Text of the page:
Your Monthly Bundle of Ecommerce Marketing Learning: February

4 February, 2016


What a genuinely beautiful month.


Not the SuperBowl.

No, not Valentine’s Day.

Not even the extra leap year day we’ve been so kindly afforded.

No, February is the best month for online retailers for quite another reason.

Christmas is over!!!

The busiest, craziest, most nerve-wracking time of any ecommerce professional’s year is more than 10 months away.

I know how you feel…


But you have reason to be even more ecstatic.

The new year sales are over for another year!!!

Cue next level glee.


That’s better.

You should be this happy.

All the ruthless discounting, inventory juggling and returns wrangling has finally retreated back to some form of normalcy.

February is a time for not being perpetually nervous, anxious and stressed.

Hopefully your office looks a little bit like this right now.


You deserve a little celebration. It’s been well-earned.

You’ve probably just raked in about a third of your annual revenue in less than 4 sleep-deprived weeks.

You’ve probably also taken a third of a year off your life dealing with last minute Christmas delivery debacles, manically outrged customers and the inevitable website bungles that is online retail in December-January.

But with your brand’s collective deep breath, comes the need to deal with those three challenging, but unfortunately necessary cousins of any successful online retail operation.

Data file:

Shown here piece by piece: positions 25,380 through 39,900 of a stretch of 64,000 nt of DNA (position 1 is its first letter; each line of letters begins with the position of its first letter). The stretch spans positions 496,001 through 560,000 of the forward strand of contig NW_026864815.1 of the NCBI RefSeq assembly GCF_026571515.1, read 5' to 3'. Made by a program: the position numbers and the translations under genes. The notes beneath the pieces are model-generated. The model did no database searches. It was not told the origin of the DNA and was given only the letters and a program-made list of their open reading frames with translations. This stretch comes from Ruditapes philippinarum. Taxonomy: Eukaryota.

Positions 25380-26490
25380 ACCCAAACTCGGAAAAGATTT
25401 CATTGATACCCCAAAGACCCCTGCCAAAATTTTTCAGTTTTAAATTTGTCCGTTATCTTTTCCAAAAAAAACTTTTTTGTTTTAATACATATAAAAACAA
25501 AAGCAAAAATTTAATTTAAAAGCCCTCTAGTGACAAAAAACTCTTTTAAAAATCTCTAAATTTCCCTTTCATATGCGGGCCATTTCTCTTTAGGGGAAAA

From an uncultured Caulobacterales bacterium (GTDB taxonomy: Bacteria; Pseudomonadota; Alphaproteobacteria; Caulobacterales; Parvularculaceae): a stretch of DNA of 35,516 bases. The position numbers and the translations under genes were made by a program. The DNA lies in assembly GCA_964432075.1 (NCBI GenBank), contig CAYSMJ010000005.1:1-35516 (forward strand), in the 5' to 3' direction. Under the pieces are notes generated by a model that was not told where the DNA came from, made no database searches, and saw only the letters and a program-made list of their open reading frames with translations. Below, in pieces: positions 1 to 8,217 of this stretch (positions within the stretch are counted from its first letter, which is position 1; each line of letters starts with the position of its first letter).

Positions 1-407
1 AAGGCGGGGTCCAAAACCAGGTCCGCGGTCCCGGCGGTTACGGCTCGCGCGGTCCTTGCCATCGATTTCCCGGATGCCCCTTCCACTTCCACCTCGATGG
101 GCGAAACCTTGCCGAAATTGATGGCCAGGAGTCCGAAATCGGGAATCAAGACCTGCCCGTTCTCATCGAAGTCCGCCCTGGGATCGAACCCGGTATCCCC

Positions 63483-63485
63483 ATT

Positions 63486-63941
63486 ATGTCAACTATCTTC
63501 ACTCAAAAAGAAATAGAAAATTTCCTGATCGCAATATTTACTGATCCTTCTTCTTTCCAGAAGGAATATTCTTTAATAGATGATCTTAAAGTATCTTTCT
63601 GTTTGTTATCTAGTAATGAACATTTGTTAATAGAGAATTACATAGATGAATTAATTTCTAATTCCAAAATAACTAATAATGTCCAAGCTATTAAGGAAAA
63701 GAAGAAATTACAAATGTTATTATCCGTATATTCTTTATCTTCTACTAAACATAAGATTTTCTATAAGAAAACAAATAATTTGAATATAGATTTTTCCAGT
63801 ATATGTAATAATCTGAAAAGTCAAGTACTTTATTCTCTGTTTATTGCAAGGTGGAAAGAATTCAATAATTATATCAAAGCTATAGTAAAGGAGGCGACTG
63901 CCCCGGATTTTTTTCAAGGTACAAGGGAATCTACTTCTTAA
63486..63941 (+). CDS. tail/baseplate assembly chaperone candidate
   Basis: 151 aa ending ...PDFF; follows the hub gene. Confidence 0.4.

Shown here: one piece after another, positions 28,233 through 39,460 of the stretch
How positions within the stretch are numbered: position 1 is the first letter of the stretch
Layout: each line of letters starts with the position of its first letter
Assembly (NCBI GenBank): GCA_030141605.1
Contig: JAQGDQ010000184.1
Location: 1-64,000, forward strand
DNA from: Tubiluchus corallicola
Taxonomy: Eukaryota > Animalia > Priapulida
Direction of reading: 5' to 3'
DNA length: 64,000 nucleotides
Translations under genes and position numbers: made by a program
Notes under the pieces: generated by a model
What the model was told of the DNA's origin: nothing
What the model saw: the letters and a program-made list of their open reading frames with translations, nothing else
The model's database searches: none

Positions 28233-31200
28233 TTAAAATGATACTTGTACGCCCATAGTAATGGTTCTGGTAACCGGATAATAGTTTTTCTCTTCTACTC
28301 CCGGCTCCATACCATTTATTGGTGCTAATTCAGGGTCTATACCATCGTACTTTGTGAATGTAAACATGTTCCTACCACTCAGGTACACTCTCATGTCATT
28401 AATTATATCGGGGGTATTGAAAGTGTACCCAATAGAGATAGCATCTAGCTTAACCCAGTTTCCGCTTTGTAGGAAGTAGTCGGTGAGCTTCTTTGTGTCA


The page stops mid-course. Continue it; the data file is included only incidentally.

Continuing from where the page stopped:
It’s time to sit down and take care of the evaluation, analysis and planning triad.

(Your article mini-directory)

Too busy to read the whole thing? We get it: logistics, synergies, KPI’s – all that stuff. Here’s the skim read version. You really should read the whole article though…

You can click on the dot point that takes your fancy and head straight to the relevant section.

How to make the most of your Christmas shopping data

What worked?

What didn’t?

How can you improve?

It’s time to analyse your Christmas shopping data, check your benchmarks and compile a list of actions. You need to improve your user experience with the lessons learnt from another silly season.

To help you kick things off, we’ve got a really helpful article from Michael Harel, Director of Clicktale – an ecommerce analytics software provider. Michael has some simple, practical advice for your post-Christmas analysis, mainly focused around improving your online store UX.

Four quick tips to start you off:

  • Use your drop-off stats to improve your UX
  • Zero in on the cause of complaints and negative feedback
  • Perform a post mortem on your landing page bounce rates
  • Find out why browsers leave your product pages

It’s also time to plan your 2016 marketing calendar

As much as we ecommerce folk wish next year would just mind its own business until the bedlam of Christmas shopping is over, 2016 refuses to be silenced.

That evil new year is knocking on your office door right now, nagging you and your lack of marketing preparation.


You earned some good bludge time in Jan.

But now it’s time to get serious.

We want to help you banish this evil guilt beast.

So we put together a 2016 Ecommerce Calendar for you.


Your Free 2016 Online Retail Yearly Planner

We’ve compiled all the important seasonal events, holiday periods and industry dates into one free, downloadable time-saver.

Inside your 2016 Online Retail Planner

  • Key monthly and quarterly ecommerce dates